When voters elected to overwhelmingly amend a section of the Heights’ dry ordinance in November, many believed the issue of alcohol sales in the neighborhood would be put to bed once and for all. But the sentiment will not take no for an answer, as another action committee now seeks to further loosen restrictions in the area.
Currently, businesses serving alcohol in the Heights “dry zone” are required to operate as private clubs, meaning restaurants must create a non-profit arm of their business, charge membership fees, and patrons must join that “private club” if they wish to drink at local watering holes. On June 9, it was announced that a group of citizens has formed the Houston Heights Restaurant Coalition and are calling for an election to support “hospitality businesses” in the Heights and overturn that section of the Heights remaining dry ordinance to make such sales more efficient — and the reactions have been a mixed bag.
The Heights Restaurant PAC has hired Texas Petition Strategies – the same company who partnered with H-E-B’s campaign last year — to circulate the petition.
“The restauranteurs came to us and said ‘hey, we’d like to be included in this.’ As soon as the election passed, they were blowing up our phones,” said Bryan Poff, project manager for Texas Petition Strategies.
Several restauranteurs, including Harold’s in the Heights, told The Leader in September they would be in favor of further modernizing the Heights’ dry laws, and now that could be well on its way. The committee drew inspiration from seeing voters pass an amendment to allow the sale of beer and wine for off-premise consumption last November, believing it signaled a mindset shift within the neighborhood.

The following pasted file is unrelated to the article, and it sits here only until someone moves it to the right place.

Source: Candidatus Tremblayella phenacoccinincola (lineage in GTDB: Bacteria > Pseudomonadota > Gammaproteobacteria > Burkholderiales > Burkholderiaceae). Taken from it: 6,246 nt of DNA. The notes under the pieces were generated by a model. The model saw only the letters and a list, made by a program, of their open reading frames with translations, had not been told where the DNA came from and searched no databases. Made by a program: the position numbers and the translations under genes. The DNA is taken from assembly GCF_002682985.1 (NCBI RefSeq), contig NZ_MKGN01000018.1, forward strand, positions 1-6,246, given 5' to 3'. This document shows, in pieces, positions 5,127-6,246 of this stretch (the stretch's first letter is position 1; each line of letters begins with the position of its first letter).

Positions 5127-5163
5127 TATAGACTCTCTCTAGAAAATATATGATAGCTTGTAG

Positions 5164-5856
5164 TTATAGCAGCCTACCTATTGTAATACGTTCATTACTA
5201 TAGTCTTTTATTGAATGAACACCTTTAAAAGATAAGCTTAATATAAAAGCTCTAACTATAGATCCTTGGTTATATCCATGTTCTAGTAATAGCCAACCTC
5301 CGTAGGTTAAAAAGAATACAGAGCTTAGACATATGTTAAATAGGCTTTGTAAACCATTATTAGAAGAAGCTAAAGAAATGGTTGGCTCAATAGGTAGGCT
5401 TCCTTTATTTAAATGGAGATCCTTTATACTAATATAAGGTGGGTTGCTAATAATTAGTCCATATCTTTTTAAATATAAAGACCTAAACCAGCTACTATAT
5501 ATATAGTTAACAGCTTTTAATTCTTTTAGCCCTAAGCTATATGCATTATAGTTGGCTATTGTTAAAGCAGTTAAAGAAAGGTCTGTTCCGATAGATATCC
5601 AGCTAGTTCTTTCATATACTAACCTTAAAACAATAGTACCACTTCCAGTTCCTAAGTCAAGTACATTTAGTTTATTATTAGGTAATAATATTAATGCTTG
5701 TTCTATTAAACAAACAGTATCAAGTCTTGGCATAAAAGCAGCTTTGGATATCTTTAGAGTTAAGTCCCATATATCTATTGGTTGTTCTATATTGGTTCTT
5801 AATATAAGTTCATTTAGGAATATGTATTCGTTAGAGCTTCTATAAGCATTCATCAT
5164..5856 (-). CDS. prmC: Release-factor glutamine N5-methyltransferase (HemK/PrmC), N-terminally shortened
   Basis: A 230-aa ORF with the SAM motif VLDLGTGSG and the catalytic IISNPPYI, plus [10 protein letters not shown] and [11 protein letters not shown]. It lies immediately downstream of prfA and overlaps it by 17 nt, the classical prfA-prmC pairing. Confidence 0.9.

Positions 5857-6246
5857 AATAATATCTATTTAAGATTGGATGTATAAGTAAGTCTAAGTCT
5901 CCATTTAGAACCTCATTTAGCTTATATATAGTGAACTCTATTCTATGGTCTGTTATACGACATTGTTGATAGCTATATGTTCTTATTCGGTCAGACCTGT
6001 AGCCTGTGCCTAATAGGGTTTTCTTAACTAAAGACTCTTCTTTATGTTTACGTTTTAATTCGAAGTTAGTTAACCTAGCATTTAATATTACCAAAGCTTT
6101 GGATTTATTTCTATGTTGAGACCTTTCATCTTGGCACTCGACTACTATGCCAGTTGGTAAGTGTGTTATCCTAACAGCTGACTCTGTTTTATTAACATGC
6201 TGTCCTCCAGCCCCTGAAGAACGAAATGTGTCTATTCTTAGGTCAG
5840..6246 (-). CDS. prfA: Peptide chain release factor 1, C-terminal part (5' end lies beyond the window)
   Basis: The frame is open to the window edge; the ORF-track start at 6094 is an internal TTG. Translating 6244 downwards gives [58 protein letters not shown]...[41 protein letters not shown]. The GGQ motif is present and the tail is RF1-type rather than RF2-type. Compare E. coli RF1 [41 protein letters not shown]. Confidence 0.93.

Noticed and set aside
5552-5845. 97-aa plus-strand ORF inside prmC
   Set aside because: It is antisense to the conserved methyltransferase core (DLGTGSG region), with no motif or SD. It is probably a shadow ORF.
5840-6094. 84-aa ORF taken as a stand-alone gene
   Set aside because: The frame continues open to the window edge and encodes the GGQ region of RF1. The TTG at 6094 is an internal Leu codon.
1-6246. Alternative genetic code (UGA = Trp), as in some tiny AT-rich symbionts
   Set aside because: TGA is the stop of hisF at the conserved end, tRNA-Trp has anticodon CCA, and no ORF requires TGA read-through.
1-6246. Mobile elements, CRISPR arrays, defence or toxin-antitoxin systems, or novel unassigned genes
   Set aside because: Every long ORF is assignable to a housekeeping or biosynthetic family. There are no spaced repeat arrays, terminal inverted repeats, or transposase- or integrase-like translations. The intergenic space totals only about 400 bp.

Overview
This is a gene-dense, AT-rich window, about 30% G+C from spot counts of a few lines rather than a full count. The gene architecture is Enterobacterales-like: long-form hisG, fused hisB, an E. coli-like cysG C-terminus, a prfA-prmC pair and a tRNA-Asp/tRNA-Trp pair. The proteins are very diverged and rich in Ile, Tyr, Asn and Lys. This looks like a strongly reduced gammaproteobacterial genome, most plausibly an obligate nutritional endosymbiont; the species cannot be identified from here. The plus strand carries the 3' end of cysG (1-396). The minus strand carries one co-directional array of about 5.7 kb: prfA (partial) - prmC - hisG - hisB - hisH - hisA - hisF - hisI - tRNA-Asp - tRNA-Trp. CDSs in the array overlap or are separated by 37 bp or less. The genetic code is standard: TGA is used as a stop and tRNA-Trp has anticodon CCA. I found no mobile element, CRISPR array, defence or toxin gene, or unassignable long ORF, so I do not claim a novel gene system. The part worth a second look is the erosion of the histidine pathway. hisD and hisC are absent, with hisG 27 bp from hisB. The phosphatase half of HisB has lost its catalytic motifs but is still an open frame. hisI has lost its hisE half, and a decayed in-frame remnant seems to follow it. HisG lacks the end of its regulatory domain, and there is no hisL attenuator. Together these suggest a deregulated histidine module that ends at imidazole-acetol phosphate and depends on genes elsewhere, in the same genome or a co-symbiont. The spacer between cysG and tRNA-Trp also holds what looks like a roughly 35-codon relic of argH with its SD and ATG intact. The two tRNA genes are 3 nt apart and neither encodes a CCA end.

“Last year, the voters overwhelmingly said they wanted to modernize alcohol sales rules in the Heights in order to bring in a new grocery store like H-E-B,” said Scot Luther, head of the Heights Restaurant PAC. “Changing this law will support our current hospitality businesses in the Heights and help eliminate burdensome fees and red tape.”
According to the Texas Restaurant Association, operating as a private club can cost restaurants anywhere from $3,000 to more than $20,000 per year in administrative costs, higher insurance premiums and more scrutiny from alcohol regulators.
“Studies show six out of 10 restaurants don’t make it past the first year, and part of the reason is because they have extremely low profit margins,” said Julie Rodgers, a manager at Coltivare on White Oak Drive. “Throwing additional and unnecessary costs on top of that lessens chances of success even more.”
It’s not all good in the neighborhood, though. Some, such as Maureen Hall (who has called the Heights home since 1981), were shocked when approached by a petitioner from Austin early last week.
“When they had the first election to overturn that part of the dry law, a lot of people were saying that if we just signed it so we can get the H-E-B, we will leave the rest of it alone, and suddenly here I get this person at the door,” she said.
Others, however, believe it was inevitable.
“I knew this was going to happen, because when you first looked when they did this petition, all these petitions were placed at restaurants and bars in the area,” said Stephen Lackey, who has resided near 24th Street and Ashland for more than two decades. “Why are they getting involved in that level of pushing for the law to be overturned when it had nothing to do with them — they were already looking down the road.”
Lackey believes the slippery slope is beginning to erode.
“They’ve let the monster out, and I don’t know if there’s any stopping this,” he said. “I think the new people who moved here don’t understand the ramifications of lifting this in the grand scheme of things — it’s very short sighted.”